The other distinct pleasure of reading this memoir is the candid way Doba-Mera writes about her own emotions, including the times when they turned ugly. She doesn’t shy away from describing her feelings of regret, sadness, jealousy. In one particularly devastating moment, she drops her work for several months to travel with her ailing father to Kiev, in the vague hope that he might be saved by the doctors there. She gets recommendation letters to distant family members and with trepidation approaches them upon arrival, encountering in their way of life such luxury and wealth that she hadn’t seen in the Pale.

Brodsky’s free Jewish clinic in Kiev (image circa 2011 from the website Interesting Kyiv)

I was seized with anger and at the same time envy, because [a relative’s son] was a student and could get nothing but Cs and was given everything he could possibly need, while I studied so well but had to become a tailor and live a life of piteous need and, to make matters worse, turn up in a big, unknown city where Jews weren’t allowed to live with a sick father, without money, wondering every minute whether I would get him home alive. At every step I cursed the day of my birth and came to the conclusion that only rich people should have children, because poor people get only suffering from them and the children also suffer.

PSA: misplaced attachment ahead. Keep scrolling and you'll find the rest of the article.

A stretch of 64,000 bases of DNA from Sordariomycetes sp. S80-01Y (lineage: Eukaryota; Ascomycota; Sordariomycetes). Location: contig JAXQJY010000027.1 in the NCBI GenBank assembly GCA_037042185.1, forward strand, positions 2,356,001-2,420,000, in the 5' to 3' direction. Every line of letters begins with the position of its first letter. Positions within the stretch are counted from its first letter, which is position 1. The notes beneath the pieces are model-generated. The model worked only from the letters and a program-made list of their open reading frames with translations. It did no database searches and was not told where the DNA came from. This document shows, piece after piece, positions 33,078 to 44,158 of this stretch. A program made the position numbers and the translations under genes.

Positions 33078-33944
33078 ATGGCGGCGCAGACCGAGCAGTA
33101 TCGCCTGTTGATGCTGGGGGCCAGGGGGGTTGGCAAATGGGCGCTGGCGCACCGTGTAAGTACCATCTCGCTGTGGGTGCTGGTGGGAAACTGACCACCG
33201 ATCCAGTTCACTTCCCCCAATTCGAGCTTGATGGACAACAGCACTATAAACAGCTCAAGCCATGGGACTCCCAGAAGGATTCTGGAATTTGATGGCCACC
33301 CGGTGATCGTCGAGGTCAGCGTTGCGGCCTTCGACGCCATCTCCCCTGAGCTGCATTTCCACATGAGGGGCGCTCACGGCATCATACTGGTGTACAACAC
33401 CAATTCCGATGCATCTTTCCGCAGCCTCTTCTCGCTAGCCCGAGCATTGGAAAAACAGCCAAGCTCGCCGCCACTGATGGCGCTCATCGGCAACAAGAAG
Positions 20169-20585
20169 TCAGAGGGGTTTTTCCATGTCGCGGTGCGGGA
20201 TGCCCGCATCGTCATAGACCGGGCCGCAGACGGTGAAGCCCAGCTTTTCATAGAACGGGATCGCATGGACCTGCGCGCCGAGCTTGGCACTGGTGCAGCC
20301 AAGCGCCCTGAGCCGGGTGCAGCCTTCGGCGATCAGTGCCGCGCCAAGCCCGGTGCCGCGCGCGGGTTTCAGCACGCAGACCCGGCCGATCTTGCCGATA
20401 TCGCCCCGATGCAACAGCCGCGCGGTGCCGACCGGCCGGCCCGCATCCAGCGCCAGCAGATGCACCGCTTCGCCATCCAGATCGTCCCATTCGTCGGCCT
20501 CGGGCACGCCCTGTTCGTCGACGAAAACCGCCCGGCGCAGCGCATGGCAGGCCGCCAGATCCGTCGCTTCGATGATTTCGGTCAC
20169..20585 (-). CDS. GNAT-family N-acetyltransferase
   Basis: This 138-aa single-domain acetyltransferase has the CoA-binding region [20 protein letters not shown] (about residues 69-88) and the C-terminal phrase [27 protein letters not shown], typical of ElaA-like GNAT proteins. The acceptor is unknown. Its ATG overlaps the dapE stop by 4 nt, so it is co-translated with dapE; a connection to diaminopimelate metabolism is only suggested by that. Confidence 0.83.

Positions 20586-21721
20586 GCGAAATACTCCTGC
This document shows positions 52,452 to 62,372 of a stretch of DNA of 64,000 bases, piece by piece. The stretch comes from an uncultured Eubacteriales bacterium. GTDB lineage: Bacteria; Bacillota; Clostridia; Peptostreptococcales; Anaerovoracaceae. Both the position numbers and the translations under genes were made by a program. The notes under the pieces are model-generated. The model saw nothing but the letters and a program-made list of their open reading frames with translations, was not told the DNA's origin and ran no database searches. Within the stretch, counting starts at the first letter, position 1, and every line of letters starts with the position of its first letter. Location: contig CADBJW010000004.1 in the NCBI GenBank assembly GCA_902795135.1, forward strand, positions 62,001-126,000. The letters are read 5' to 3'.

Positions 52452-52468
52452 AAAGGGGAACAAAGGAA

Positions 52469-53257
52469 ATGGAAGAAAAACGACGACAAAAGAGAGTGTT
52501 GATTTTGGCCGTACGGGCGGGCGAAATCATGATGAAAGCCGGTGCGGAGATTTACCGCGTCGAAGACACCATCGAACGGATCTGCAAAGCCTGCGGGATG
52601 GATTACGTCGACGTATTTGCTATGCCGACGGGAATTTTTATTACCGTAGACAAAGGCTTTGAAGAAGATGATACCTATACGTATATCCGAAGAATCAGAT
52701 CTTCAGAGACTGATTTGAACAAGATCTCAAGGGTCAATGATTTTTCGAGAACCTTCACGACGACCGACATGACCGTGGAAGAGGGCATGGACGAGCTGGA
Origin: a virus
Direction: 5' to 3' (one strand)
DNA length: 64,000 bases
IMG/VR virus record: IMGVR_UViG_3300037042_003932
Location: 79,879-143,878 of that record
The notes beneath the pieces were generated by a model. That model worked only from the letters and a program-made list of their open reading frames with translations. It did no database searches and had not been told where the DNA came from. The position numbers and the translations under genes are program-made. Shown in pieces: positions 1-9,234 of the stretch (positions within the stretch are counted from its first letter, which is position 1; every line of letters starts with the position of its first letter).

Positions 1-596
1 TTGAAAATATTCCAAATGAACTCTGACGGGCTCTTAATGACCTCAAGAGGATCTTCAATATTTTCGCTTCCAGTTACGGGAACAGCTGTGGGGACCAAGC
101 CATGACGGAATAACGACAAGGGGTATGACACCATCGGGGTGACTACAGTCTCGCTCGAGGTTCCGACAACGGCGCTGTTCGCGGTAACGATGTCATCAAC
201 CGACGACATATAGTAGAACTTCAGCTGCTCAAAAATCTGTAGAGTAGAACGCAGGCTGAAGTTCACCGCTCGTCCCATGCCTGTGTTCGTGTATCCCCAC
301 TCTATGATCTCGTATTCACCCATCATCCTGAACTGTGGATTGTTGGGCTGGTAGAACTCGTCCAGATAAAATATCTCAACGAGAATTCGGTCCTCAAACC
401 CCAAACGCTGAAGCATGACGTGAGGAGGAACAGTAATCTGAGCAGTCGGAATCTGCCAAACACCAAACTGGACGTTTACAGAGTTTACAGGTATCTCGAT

The bitterness of Doba-Mera’s voice felt deeply familiar to me and eventually I realized that it was bringing back the intonations of my grandmother’s speech. My grandmother Raissa (Reesya) was born in Tikhinichi, another Belarusian stetl, about 130 miles from Khotimsk in 1912 or 13, about the same time as Doba-Mera’s first child. Like Doba-Mera, Raissa received her first education in a male cheder (elementary school where boys learned to read Hebrew and studied the Torah), though being a generation younger and having her mother to help her, she was able to continue her education in Leningrad. Nevertheless, life, to Raissa was a series of trials and punishments for sins she didn’t commit, and though she believed that she improved her lot by hard work and sacrifice, she refused to talk about things like “love” and “happiness.” When I tried to ask her about these things, the most she would tell me was pozhivesh–uvidish, which loosely translates as “just wait and see what life is really like.”

As a child in the 1980s, I resented this attitude and was only too happy to have a chance to escape “my lot” by moving to the United States. I have escaped, and so completely that I needed Doba-Mera’s book as a reminder of this way of thinking. Today, I find myself deeply grateful to Michael Beizer and Alice Nakhimovsky and to Academic Studies Press for this brave book. Its nonconformity to the expectations we place on the genre of the memoir (tell us what your struggles have taught you; or in any case, please land on an uplifting note) is liberating and feels deeply true to my ancestors’ ways of conceptualizing their own lives.